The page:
Swapping stories at the Adirondack Family Book Festival

Authors from across the country gathered at Lake Placid Middle/High School Saturday, Aug. 19 for the Adirondack Family Book Festival. In the front row, from left, are Jose Barreiro, Kate Messner, Amy Guglielmo, Grace Lin, Angela Kunkel and Loree Griffin Burns. In the middle row, from left, are Kalynn Bayron, Francesca Padilla, James Ransome, Debbi Michiko Florence, Lesa Cline-Ransome and Emma Otheguy. In the back row, from left, are Sarah Albee, Phil Stamper and Maxwell Eaton III. (News photo — Sydney Emerson)

LAKE PLACID — The Adirondack Family Book Festival returned on Saturday, Aug. 19, despite some inclement weather.

Originally scheduled to take place at the John Brown Farm State Historic Site, the festival was moved to Lake Placid Middle/High School a few hours before families began to arrive. Karen Armstrong, assistant librarian for children’s programming at the Lake Placid Public Library and event organizer, saw a silver lining in the rain clouds.

“(Last year’s festival) was wildly successful, I would say, and I think that this year as well, even with the change in venue, it is still working so well,” she said. “It’s a collaborative group of many people from many different communities helping to put it on.”

Last year’s first annual Adirondack Family Book Festival saw more than 700 guests fill John Brown Farm with laughter, fun, and of course, books. Authors of books for all age ranges participated in panels, signings and meet-and-greets with young fans, while Lake Placid’s Bookstore Plus ensured that plenty of books would be available for families to purchase. This year, the festival stuck to the tried-and-true slate of activities with some fresh faces. Another addition this year was the participation of the Adirondack Center for Writing, which recently wrapped up a camp for young writers in fifth through eighth grade.

The festival was a long time coming.

“It’s something that many of us have dreamed about for years,” executive director of John Brown Lives! and event organizer Martha Swan said.

Created in collaboration with Armstrong, author Kate Messner and Bookstore Plus owners Sarah and Marc Galvin, the festival was funded by a North Elba LEAF grant. Messner, a local author, was instrumental in developing the festival’s programming.

“The panels are fabulous, the topics, and Kate pulls those together,” Swan said. “She thinks them up and she pairs the authors, so there are highlights there.”

Some of the festival highlights this year included an interactive illustration workshop with author/illustrators, a panel about writing historical books for children, and discussions geared toward middle-grade and high school readers.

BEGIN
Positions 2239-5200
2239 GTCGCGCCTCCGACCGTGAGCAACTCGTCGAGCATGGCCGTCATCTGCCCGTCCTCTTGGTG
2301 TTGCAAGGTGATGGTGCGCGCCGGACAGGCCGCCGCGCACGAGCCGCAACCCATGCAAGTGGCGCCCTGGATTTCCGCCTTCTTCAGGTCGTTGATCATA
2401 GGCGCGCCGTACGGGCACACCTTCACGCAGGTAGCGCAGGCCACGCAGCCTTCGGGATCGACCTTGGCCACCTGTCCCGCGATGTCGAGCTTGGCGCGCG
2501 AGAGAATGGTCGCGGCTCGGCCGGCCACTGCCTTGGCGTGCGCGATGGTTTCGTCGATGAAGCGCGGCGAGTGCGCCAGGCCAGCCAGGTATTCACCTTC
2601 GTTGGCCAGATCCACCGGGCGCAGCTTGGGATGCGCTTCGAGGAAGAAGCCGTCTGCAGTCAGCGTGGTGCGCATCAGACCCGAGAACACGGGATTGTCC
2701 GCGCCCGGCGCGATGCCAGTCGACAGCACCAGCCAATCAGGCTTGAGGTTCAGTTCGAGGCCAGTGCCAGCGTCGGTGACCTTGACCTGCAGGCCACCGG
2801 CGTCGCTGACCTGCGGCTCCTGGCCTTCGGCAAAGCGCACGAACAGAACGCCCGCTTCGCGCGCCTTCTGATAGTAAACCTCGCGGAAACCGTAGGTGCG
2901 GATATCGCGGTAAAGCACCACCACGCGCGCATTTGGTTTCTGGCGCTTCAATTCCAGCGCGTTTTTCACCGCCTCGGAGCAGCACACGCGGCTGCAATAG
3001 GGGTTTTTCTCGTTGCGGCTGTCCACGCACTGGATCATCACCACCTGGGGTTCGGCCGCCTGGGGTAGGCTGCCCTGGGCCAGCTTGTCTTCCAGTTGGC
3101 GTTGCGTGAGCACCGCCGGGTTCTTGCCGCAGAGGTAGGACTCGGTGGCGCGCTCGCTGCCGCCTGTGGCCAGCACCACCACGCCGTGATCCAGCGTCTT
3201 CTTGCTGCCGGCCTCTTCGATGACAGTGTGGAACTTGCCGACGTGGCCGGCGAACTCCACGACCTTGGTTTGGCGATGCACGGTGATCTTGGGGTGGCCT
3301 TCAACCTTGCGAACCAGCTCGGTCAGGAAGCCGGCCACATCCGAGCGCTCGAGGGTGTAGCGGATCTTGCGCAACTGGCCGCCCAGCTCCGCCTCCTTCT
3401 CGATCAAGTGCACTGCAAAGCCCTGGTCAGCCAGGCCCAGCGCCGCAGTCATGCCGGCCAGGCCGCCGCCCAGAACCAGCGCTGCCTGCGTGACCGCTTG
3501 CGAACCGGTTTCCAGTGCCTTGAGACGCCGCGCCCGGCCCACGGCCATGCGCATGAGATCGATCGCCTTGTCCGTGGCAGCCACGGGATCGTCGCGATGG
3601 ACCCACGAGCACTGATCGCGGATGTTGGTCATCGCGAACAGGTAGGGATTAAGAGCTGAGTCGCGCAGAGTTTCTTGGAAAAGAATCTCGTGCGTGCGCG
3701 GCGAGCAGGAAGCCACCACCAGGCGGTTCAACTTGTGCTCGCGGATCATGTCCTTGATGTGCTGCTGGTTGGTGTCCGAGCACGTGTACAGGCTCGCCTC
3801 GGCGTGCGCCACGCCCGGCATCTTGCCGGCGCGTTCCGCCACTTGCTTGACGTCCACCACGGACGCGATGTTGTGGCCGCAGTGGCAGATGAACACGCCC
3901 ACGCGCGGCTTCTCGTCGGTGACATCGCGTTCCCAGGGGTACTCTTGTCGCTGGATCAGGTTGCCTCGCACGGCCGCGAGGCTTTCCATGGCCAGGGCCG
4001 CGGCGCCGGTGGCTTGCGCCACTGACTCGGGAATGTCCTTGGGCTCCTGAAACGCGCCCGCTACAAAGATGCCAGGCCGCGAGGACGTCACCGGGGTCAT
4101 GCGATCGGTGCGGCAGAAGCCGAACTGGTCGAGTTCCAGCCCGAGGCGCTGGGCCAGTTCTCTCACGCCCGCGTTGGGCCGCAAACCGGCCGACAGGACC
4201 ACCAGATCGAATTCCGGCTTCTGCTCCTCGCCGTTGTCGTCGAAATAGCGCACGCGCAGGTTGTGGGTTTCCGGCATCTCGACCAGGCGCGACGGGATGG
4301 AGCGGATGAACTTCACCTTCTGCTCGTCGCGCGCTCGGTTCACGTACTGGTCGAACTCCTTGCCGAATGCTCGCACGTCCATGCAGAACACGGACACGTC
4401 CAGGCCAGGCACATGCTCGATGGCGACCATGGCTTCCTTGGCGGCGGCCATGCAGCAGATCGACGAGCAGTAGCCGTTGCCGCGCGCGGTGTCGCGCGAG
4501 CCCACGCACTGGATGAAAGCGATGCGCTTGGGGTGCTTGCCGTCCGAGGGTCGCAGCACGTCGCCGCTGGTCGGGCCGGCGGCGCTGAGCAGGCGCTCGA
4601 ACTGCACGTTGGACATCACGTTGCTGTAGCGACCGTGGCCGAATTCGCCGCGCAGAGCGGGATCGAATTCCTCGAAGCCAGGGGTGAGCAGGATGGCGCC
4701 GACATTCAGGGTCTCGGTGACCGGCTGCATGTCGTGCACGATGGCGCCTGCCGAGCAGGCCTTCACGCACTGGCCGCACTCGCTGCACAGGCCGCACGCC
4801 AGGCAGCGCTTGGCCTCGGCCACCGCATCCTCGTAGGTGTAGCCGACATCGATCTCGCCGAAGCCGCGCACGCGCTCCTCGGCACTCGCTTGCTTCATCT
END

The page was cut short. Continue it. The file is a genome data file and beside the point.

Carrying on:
Though there were adult volunteers milling about on Saturday, many of the people wearing “volunteer stickers” on the festival floor were students.

“When I was a teacher, it was always important that, if kids could do it, they should do it,” Armstrong said. “So if there was going to be a program, kids should do the introductions. Our group decided that we were going to go with that model as well.”

Fourth-graders Eloise Ruttan and Taika Mzese, both 9, had the opportunity to introduce some of their favorite authors to the audience. They took their jobs seriously, revising their script together at the festival before taking the podium. Both read books “every day” and are avid fans of some of the festival’s authors.

“There’s some authors that weren’t here last year that I’m excited to meet, and a lot of the authors that were here last year are some of my good friends, so it’s good to see them again and check out their new books,” Ruttan said.

“I am super excited to see Maxwell Eaton III. I love his books,” Mzese added. She loves Eaton’s series, “The Flying Beaver Brothers.”

The festival features three to four local authors every year — this year, Messner, Eaton and Amy Guglielmo — alongside authors from outside the Adirondacks.

Though they have been limited to authors based out of the northeastern United States this year and last year, Swan hopes that the festival will soon be able to extend its reach to authors across the country.

Both Armstrong and Swan confirmed that a third-annual festival is in the works, emphasizing the importance of a place for young readers to gather.

“Here we are at a time when people are trying to take books out of kids’ hands, ban books from classrooms and libraries, and here is a community-wide — and by community, I mean Adirondacks-wide — celebration of books and stories,” Swan said. “It is a really important thing.”

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